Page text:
’ legislation … Or he may simply have wanted to affirm where his true loyalty lay. Whatever the reason, the marriage made it clear … that he was unwilling to leave the woman with whom he had already lived for more than twenty years.” For all that, in June 1961 Bray still decided to move and despite his recent marriage “[a]lmost every day [he went] round, often spending a good part of the day or a large part of the evening there.” “Oddly enough, this side of his life was [not well] known about in Paris … [Beckett’s] natural reserve and well-developed sense of decorum were allied to his fear of giving offence to Suzanne.” Anthony Cronin notes that strangely – or perhaps not so strangely – during this time he was often to be found talking “fervently and seriously about suicide.” Despite his unwillingness to do much about it he was clearly suffering badly from guilt. To comply with the law Beckett “was obliged to be in residence in Folkestone for a minimum of two weeks to allow him to be married in the Register office, Registry Office there” and this time spent there observing the locals may well have influenced the “middle class, English, ‘Home Counties’” setting of ''Play'' though James Knowlson also points to two visits to Sweetwater about the same time. “Ash (near Sandwich), Ash and Snodland” are both towns in Kent. An important point to mention here is that it was during the first London production that he encountered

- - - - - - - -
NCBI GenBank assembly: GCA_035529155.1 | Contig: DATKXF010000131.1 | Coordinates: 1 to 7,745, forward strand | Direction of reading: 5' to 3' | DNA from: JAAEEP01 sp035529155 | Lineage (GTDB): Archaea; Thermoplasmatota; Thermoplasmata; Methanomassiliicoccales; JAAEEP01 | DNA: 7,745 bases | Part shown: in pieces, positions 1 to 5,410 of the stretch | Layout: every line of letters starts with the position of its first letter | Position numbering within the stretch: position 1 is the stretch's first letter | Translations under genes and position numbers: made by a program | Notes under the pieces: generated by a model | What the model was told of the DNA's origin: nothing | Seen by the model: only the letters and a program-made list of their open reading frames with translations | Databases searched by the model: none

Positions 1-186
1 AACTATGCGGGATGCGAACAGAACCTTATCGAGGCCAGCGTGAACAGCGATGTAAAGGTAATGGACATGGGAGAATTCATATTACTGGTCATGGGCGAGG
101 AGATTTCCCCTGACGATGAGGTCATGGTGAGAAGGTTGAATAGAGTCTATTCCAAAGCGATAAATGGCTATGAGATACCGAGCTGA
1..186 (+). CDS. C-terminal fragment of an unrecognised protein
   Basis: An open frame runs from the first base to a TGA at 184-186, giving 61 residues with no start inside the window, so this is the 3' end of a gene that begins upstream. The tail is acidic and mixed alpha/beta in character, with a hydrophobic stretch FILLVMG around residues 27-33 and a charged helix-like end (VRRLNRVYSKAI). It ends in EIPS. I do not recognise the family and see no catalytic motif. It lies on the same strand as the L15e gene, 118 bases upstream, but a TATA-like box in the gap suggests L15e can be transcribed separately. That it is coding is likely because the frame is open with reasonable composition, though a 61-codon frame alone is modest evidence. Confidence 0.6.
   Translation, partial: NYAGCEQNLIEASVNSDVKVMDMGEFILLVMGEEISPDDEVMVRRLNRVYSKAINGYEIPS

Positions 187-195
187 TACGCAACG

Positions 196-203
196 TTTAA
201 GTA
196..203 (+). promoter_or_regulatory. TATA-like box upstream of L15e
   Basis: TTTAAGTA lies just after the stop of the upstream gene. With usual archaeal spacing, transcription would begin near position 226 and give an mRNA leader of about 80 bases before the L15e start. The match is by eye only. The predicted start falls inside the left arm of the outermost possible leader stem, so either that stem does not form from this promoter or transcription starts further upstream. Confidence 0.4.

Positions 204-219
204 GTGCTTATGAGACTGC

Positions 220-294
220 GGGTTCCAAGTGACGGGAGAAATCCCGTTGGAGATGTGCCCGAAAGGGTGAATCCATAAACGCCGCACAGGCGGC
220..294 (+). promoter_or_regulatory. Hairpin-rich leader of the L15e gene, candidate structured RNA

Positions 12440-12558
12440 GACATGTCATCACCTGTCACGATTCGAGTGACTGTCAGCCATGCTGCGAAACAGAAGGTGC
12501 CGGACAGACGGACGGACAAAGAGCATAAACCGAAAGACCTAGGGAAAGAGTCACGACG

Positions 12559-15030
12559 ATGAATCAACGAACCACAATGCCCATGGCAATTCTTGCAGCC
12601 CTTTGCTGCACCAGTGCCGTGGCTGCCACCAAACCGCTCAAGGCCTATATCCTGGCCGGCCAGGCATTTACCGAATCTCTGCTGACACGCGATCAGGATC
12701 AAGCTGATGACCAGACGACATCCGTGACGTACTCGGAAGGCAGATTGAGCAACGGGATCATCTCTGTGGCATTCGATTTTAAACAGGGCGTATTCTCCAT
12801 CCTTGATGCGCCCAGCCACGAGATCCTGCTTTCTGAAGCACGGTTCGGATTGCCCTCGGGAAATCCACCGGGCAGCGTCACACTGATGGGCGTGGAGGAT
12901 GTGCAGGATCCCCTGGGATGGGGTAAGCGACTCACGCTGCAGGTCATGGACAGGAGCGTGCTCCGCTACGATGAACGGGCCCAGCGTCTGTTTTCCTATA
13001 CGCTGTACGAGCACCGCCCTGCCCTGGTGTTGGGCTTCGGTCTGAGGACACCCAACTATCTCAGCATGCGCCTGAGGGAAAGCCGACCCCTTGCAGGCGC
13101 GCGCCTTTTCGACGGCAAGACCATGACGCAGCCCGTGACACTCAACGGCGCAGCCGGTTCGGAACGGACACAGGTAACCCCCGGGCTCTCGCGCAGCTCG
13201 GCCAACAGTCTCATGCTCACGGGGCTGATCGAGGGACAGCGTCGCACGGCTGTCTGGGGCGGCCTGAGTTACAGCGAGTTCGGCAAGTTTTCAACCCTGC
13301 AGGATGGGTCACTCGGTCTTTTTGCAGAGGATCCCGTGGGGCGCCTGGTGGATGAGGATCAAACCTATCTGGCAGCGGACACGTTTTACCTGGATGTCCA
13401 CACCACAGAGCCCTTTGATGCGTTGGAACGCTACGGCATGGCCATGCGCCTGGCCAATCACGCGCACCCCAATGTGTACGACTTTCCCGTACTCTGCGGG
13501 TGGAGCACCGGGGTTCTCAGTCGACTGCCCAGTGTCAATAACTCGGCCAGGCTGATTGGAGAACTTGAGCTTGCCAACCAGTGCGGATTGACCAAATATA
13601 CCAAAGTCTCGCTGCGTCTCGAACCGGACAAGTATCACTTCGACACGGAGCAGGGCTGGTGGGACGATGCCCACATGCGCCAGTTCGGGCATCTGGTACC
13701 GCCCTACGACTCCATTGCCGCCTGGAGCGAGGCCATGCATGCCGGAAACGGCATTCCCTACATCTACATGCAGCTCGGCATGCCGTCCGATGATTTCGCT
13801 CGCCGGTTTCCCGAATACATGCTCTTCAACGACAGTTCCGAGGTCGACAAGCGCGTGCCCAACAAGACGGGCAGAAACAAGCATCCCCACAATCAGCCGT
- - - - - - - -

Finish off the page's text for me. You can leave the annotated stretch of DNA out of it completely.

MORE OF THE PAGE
Billie Whitelaw Billie Honor Whitelaw (6 June 1932 – 21 December 2014) was an English people, English actress. She worked in close collaboration with Irish playwright Samuel Beckett for 25 years and was regarded as one of the foremost interpreters of his wo ...
for the first time. “Whitelaw’s deep brooding voice caught so many inflections that Beckett found himself at times listening to her instead of rehearsing the play.”


Reception

In 1998, David Benedict of ''The Independent'' argued that ''Play'' is a "finer, more dramatically distilled" work than ''Waiting for Godot'' (1953).


Interpretations